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Mitigating Dilapidations

Ignoring dilapidations can be a costly mistake – as a commercial Tenant you are highly likely to have an obligation from day one under the terms of your Lease or Tenancy agreement.

The key steps to mitigating a dilapidations claims are:

  • Understanding your lease obligations and liabilities.
  • Preparing for lease breaks and end of tenancy.

With dilapidations, timing is everything in terms of financial impact and minimising disruption to your business.

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During the Lease Term

  • Landlords should consider issuing an Interim Schedule of Dilapidations particularly if they are concerned about Tenant breaches which affect the value of their property.
  • Landlords should also consider their right to enter and inspect premises and to serve a Repairs Notice on a Tenant where they have identified a breach of lease covenants, including identifying the extent of the breaches.

Key timescales for a lease break or expiry:

Signing of the lease to 24 months prior to expiry.

  • Have you asked a chartered surveyor to assess the dilapidations liability so that you satisfy current accountancy standards and accrue funds within the business accounts?
  • Will you remain in the building or relocate?

At 18 months

  • Have you made your decision to move or to remain in occupation?
  • What is the minimum amount of work you need to undertake?
  • Have you accrued for this?
  • If you are exercising a break option, what are the conditions of the break?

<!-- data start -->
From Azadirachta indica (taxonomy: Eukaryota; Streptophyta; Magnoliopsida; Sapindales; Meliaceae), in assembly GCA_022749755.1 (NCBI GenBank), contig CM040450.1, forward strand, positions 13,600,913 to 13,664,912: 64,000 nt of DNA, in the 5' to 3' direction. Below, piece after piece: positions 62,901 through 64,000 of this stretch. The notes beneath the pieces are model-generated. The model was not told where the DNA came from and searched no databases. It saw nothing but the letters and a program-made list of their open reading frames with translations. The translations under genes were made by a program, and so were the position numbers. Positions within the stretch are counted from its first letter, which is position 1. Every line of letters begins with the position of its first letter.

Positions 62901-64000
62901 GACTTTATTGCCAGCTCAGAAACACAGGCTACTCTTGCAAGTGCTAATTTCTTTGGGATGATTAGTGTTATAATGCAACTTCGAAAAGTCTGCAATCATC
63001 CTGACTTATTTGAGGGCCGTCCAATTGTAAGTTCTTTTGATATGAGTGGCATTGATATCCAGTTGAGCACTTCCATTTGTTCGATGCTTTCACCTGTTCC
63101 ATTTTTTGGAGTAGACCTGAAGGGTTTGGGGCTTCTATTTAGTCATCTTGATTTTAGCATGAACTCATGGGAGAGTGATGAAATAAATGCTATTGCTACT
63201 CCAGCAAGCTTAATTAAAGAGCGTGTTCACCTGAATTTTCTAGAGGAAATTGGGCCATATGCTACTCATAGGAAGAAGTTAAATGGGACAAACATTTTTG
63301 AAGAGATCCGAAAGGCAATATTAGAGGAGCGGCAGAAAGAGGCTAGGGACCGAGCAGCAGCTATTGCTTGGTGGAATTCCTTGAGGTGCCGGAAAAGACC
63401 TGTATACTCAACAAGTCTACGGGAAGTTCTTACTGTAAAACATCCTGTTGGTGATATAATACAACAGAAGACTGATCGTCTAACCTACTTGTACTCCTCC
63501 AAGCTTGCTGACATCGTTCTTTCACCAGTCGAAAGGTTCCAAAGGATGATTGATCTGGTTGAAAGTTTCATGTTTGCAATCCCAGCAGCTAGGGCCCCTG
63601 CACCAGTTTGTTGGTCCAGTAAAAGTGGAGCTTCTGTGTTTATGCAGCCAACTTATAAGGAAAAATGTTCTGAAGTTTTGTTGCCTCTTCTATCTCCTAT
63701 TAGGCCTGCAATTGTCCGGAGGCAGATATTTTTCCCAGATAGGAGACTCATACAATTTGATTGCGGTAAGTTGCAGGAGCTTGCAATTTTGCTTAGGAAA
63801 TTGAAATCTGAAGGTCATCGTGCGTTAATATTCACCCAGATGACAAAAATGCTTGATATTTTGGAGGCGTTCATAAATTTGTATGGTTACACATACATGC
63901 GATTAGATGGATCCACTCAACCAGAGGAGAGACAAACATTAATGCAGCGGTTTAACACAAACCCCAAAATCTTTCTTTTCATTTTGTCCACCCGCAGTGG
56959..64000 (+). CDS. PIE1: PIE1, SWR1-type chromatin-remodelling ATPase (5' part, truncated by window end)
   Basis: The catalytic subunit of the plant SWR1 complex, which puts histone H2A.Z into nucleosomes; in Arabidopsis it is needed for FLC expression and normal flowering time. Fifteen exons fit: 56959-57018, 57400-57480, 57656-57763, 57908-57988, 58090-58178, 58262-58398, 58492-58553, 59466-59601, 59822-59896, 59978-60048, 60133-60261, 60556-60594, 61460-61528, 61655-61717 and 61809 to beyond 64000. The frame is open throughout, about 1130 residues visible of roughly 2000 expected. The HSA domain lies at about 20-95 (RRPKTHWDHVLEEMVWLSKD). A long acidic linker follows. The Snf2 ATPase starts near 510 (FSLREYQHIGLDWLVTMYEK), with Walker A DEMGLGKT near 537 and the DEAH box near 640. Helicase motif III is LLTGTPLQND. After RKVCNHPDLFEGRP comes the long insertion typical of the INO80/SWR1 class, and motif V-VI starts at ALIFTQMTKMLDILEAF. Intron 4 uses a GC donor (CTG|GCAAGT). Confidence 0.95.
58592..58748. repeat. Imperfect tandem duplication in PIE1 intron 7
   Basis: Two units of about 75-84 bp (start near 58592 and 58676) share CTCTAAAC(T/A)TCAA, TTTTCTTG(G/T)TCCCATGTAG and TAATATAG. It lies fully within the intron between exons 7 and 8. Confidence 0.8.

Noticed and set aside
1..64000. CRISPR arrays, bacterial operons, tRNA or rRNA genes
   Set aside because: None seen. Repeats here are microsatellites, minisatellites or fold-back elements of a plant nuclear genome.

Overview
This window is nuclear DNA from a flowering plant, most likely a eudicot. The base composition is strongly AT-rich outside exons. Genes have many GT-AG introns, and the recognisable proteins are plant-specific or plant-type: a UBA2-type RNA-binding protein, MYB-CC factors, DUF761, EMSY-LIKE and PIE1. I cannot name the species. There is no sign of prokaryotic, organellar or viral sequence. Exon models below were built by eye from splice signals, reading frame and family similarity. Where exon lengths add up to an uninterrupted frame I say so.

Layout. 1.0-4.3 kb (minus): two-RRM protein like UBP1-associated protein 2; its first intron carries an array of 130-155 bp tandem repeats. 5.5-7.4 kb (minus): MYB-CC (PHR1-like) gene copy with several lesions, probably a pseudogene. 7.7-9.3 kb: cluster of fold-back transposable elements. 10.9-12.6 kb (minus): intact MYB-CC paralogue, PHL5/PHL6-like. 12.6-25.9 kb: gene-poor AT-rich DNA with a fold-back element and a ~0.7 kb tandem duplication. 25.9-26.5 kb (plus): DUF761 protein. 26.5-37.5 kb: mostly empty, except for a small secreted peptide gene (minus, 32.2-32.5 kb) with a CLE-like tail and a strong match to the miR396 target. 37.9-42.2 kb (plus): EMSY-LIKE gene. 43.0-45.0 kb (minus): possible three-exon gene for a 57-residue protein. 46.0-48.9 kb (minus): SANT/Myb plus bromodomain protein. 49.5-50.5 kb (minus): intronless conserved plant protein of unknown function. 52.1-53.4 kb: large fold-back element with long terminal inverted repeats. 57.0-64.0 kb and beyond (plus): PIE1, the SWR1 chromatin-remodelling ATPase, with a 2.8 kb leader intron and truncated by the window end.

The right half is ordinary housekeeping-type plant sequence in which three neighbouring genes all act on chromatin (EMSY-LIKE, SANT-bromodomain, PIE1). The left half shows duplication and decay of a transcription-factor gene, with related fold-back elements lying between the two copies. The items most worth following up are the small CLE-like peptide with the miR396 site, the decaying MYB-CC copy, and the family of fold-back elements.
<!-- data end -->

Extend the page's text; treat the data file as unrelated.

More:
At 12 months

  • Within the final twelve months a Landlord can legitimately issue their claim for terminal dilapidations, however they may choose to delay until there is insufficient time for the Tenant to undertake work.
  • A Tenant can also request the Terminal Schedule of Dilapidations from the landlord, the Landlord however does not have to comply with that request.
  • What is the minimum scope of work required under the terms of the lease?
  • What standard of work is required by the lease?
  • Will the landlord discuss a cash settlement instead of you doing the work?
  • Can you comply with the break clause conditions?

At 6 months

  • Has your landlord served a Schedule of Dilapidations?
  • Will this be delayed for tactical reasons?
  • There is still time to mitigate your dilapidations liability.

At 3 months

  • Is it already too late? No.
  • However, by this stage, if the dilapidation issues have not been identified or remedied, tactically the upper hand shifts to the Landlord.
  • The timescale for completing the necessary work could have passed.
  • A Landlord may still agree to a “deal”, but it could well be at a cost higher than if the Tenant had dealt with the issues earlier.

To get professional, independent advice, without obligation, please contact us today.